DNF Duel Review - Here Comes A New Challenger

Web Admin 0 76 Article rating: No rating

Throughout the years, the fighting game has proven to be one of the most versatile genres. Much of that versatility comes through guest characters, from The Walking Dead's villain-turned-antihero Negan joining Tekken 7, to Super Smash Bros. Ultimate's all-star cast. With DNF Duel, Arc System Works ups the ante on this idea, taking an entire game--Nexon's long-running MMO Dungeon Fighter Online--and building a fresh fighting game with it. The result is a solid brawler that, despite a mediocre story, boasts a varied roster, near-flawless online play, and a fighting system with plenty of options for newcomers and seasoned veterans alike.

DNF Duel is set in the world of Dungeon Fighter Online, sure, but prior knowledge of that game is not required to jump into this one. The source material is mostly referential, serving as a backdrop for the overarching story and characters. Each of these characters is built from one of the MMO's playable classes. Some of the characters look like they were pulled from another fighting game; the Grappler, for instance, is a dark-haired, hand-to-hand fighter wearing a martial-arts uniform, which sounds familiar. Others, like the Ghostblade and the Berserker, stand out thanks to their incredible and intimidating looks. The Berserker's red eyes, spiky blond hair, and scaly red arm make him look like an evil Super Saiyan, while the Ghostblade is doubly scary thanks to the ethereal black beast floating over his body like a Stand from Jojo's Bizarre Adventure.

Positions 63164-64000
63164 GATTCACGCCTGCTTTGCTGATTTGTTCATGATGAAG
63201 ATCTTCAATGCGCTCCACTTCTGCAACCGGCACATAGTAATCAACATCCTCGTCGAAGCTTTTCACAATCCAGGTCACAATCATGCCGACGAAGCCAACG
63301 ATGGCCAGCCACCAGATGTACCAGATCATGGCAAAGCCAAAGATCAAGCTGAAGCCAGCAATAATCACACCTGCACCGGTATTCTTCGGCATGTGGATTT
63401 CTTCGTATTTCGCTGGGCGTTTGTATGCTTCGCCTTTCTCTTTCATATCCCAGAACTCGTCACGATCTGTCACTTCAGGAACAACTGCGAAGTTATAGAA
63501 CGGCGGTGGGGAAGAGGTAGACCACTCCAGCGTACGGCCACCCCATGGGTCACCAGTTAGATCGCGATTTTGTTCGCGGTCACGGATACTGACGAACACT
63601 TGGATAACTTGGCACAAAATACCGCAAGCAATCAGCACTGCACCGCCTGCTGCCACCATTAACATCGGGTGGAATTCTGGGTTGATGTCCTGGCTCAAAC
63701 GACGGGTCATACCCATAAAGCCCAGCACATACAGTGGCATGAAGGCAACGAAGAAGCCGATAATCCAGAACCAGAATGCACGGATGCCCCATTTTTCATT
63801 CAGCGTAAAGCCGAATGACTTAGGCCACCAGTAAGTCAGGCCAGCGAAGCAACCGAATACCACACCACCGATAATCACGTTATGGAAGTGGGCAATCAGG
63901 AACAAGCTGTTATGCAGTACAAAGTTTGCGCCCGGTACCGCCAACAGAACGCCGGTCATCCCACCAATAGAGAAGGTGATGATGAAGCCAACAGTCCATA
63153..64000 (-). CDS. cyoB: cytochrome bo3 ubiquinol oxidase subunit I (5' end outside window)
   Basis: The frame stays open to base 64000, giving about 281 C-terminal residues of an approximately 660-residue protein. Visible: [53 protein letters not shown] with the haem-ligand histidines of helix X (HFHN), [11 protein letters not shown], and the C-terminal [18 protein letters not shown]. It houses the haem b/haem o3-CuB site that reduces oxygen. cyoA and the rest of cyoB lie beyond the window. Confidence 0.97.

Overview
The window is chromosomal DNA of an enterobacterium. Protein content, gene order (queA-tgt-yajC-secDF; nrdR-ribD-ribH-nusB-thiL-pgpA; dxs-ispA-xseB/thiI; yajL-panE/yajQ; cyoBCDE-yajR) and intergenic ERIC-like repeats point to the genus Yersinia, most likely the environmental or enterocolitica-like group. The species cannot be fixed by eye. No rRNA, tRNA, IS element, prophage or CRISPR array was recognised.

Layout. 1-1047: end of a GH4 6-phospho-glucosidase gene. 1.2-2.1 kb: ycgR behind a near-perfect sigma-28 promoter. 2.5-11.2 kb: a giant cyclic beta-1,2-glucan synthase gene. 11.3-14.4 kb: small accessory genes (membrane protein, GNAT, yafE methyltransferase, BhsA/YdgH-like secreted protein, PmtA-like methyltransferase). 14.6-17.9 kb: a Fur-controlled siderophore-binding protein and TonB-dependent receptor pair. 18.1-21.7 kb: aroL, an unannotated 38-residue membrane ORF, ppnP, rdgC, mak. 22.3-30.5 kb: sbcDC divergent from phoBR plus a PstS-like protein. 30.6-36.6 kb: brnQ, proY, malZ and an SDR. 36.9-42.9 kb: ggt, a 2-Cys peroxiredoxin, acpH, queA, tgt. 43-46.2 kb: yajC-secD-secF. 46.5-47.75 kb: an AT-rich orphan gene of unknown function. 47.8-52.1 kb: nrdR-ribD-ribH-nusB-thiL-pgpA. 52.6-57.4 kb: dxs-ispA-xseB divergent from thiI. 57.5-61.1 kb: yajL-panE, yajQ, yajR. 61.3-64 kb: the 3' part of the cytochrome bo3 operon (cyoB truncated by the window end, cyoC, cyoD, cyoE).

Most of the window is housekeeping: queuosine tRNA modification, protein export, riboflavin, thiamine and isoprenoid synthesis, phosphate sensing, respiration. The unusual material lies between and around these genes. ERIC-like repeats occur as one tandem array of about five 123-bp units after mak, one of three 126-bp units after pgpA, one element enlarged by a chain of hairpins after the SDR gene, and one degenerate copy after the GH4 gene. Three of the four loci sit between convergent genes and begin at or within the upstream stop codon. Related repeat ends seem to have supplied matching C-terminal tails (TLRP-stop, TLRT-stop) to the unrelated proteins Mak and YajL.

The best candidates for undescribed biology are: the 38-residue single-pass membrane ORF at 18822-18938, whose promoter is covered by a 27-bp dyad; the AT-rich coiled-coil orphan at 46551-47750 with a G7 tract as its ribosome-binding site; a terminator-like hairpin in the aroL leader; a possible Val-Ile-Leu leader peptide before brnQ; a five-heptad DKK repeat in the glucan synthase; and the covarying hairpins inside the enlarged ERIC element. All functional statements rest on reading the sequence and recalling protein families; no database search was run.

The fighting system in DNF Duel is the epitome of "easy to learn, hard to master." Moves are performed by combining single directions with attack buttons, akin to the control scheme in Super Smash Bros. Normal attacks can be performed with no restriction, while special moves pull from a finite amount of MP seen in a blue bar below a character's health. MP restores over time, but using a move that requires more MP than is available will put the character into an Exhaustion state, delaying MP regeneration and weakening attacks for a short period. This sounds pretty standard and honestly, that's a good thing; it makes for a low barrier of entry for players new to fighting games. However, that simplicity sits on top of a slew of moving parts that increase the learning curve significantly.